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ATP Washington Legg Mason: James Blake, Donald Young Through; Mardy Fish Replaced By Wayne Odesnik

WASHINGTON -- The biggest news from Monday at the Legg Mason Tennis Classic was not a result, but a change in the last line of the draw.

Having played nine matches in the last two weeks, No. 2 seed Mardy Fish pulled out of the tournament, citing a bruised right heel that he suffered in his loss to Ernests Gulbis in the final of the Farmers Classic in Los Angeles Sunday.

Fish's no-show in and of itself is hardly surprising, but it does create an extremely interesting storyline. The lucky loser replacing Fish is none other than Wayne Odesnik, who lost in the final round of qualifying but is now into his first ATP main draw since his suspension for possession of human growth hormone. Odesnik inherits Fish's bye, and will play Radek Stepanek in the second round.

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A look at the eight singles results from Monday's singles action, which included three wins by Australian qualifiers:

James Blake (United States) def. Tatsuma Ito (Japan) 6-3, 6-3 -- Blake, currently ranked No. 90 is well past his days of playing top-five caliber tennis. But Blake is also past his days of being ranked No. 173, which he was in March. Winning the Winnetka challenger just outside of Chicago in early July, Blake has shown a tremendous ability to beat players whom he should beat (of which Ito is certainly one). Blake shouldn't beat his next opponent, defending champion David Nalbandian, but he should at least be able to make it interesting.

Donald Young (United States) def. Artem Sitak (New Zealand) [Q] 6-0, 6-3 -- Donald Young is often hard-pressed for wins at the ATP level, but No. 387 Artem Sitak didn't press very hard.  Young won 14 points in a row at one point, which says far more about Sitak's level than Young's. Young should come down to Earth in his second round match against No. 4 seed Jurgen Melzer, but just getting to the second round has to make this a good week for Young.

Radek Stepanek (Czech Republic) def. Philipp Petzschner (Germany) 6-7(2), 6-4, 6-0 -- Philipp Petzschner is one of the premier starters in tennis, but his lack of closing ability has kept him from coming anywhere near fulfilling his top ten potential. This match was more of the same, with Petzschner able to stay toe-to-toe with Stepanek until Stepanek got his first break of the match early in the second set. After that, Petzschner imploded, and was eventually bageled in the third set. Considering Petzschner's state of mind recently, an early loss and some time to rest might be just the thing he needs.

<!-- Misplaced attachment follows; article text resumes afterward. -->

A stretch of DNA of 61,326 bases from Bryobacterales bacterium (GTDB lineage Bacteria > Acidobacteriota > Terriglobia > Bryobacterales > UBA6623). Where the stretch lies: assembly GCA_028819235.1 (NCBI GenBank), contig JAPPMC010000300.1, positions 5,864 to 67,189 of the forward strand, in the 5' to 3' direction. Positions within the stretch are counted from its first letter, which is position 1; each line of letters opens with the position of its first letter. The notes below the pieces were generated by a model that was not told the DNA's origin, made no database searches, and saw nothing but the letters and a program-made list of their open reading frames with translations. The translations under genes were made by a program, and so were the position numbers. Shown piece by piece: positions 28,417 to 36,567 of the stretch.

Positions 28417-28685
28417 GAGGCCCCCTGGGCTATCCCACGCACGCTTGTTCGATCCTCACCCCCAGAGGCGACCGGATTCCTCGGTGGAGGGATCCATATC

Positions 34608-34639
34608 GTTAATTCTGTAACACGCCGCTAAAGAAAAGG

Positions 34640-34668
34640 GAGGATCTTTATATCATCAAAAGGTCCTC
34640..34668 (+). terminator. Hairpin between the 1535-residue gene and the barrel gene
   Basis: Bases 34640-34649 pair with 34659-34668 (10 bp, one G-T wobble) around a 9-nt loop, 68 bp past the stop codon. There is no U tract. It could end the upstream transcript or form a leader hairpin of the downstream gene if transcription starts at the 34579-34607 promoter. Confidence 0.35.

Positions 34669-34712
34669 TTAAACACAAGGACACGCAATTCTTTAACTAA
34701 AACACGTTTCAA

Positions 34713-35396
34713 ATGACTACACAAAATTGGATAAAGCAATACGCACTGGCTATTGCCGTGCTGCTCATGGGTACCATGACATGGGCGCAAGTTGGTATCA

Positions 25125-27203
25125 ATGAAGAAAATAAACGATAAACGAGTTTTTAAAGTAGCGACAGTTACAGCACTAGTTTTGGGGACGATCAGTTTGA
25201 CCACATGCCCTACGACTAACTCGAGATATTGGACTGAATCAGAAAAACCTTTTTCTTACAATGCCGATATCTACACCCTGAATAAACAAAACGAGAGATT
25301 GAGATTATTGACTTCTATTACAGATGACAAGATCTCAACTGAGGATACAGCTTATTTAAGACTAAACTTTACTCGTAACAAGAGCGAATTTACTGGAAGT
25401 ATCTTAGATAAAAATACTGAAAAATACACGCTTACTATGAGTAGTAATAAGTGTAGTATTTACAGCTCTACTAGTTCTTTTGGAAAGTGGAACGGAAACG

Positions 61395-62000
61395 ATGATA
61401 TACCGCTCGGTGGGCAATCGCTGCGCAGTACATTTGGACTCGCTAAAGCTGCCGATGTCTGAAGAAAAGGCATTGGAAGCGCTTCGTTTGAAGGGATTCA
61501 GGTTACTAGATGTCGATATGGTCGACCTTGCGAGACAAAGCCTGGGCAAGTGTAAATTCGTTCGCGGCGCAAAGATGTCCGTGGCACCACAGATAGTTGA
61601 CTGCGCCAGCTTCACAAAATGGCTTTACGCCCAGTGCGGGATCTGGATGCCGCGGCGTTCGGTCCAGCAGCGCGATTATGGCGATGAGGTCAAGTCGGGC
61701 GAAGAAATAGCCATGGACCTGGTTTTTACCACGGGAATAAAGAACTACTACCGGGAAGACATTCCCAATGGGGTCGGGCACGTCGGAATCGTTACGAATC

Chris Guccione (Australia) [Q] def. Alejandro Falla (Colombia) 7-6(3), 6-3 -- Given his huge serve, there's no reason Chris Guccione shouldn't be able to move into the top 50 the way Ivo Karlovic and John Isner have. Though he once made it as high as No. 67, Guccione has toiled well outside the top 100 for most of his career, and is currently ranked at No. 224. But he was able to blast his way to a win today, and should have a decent shot against another tree of a player, No. 13 seed Kevin Anderson, in the second round.

Michael Russell (United States) def. Ivo Karlovic (Croatia) 6-4, 7-6(4) -- Despite a height difference of well over a foot, journeyman Michael Russell (generously listed at 5'8") defeated Ivo Karlovic (accurately listed at 6'10") in straight sets.  Russell got the returns he needed on important points, and ably exploited Karlovic's incredibly sub-par backhand.

Matthew Ebden (Australia) [Q] def. Rajeev Ram (United States) [Q] 6-1, 3-2 (ret) -- Matthew Ebden, who is playing the best tennis of his young career and won doubles titles in Newport and Atlanta in July, was making short work of Rajeev Ram before the American threw in the towel. It wasn't immediately clear why Ram retired, and it was even less clear when he hung around behind the fence to watch the end of Russell's match. The ATP eventually said the cause was a "right abductor strain," but there's a distinct possibility it could be some sort of hand injury from Ram's handshake with Odesnik on Sunday.

Marinko Matosevic (Australia) [Q] def. Ricardas Berankis (Lithuania) 7-6(3), 3-6, 6-1 -- This was a big win for Matosevic, who finally looks to have made a significant move away from the challenger circuit and into the ATP ranks. Matosevic qualified at Wimbledon and Atlanta before again qualifying at this tournament, and was able to avenge his loss to Berankis at this year's Australian Open.  [Ed note: An SB Nation interview with Matosevic will be going up in the very near future]

Igor Kunitsyn (Russia) def. Gilles Muller (Luxembourg) 6-4, 3-6, 7-6(5) -- This was a tremendous effort by the much smaller Kunitsyn to fend off the huge serving Muller on courts as fast as the ones in Washington. Kunitsyn made the semifinals of this tournament in 2008 when it was held during the Olympics, but this match still should have been Muller's. Muller imploded in the third set tiebreak after he disagreed with the call on a Kunitsyn ace, an implosion that saw him sink all the way to 5-1 at the change of ends. Muller pulled to within 6-5, but the hole he dug was too deep.

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